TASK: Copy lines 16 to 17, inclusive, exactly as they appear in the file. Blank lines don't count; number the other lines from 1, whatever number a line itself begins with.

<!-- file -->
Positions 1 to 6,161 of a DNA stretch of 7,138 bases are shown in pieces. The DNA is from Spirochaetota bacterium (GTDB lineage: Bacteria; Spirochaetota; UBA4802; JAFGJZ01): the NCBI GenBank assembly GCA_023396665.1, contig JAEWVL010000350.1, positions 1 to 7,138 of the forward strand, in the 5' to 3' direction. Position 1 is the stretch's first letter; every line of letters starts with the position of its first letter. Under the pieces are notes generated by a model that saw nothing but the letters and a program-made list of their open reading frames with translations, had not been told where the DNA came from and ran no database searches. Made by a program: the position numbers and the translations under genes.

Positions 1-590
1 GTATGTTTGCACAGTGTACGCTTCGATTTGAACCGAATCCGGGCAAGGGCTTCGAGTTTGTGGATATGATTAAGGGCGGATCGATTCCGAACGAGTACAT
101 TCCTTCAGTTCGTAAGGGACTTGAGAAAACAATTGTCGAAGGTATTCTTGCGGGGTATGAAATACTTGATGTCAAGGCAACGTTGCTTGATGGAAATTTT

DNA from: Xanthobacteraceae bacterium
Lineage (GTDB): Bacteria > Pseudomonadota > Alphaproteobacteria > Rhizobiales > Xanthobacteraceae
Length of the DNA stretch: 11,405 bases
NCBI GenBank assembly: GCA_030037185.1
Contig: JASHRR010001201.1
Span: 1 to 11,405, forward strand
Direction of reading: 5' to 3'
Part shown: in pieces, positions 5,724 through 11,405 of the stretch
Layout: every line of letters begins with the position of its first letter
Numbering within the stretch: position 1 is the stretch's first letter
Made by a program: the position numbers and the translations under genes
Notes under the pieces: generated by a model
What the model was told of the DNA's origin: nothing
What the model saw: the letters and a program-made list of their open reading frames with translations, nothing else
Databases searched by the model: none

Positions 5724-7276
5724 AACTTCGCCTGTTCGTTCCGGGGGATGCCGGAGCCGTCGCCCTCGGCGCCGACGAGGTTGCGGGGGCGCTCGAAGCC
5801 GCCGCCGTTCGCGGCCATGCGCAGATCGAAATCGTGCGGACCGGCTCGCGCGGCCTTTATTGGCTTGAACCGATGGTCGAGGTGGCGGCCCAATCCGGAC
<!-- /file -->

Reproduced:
Notes under the pieces: generated by a model
What the model was told of the DNA's origin: nothing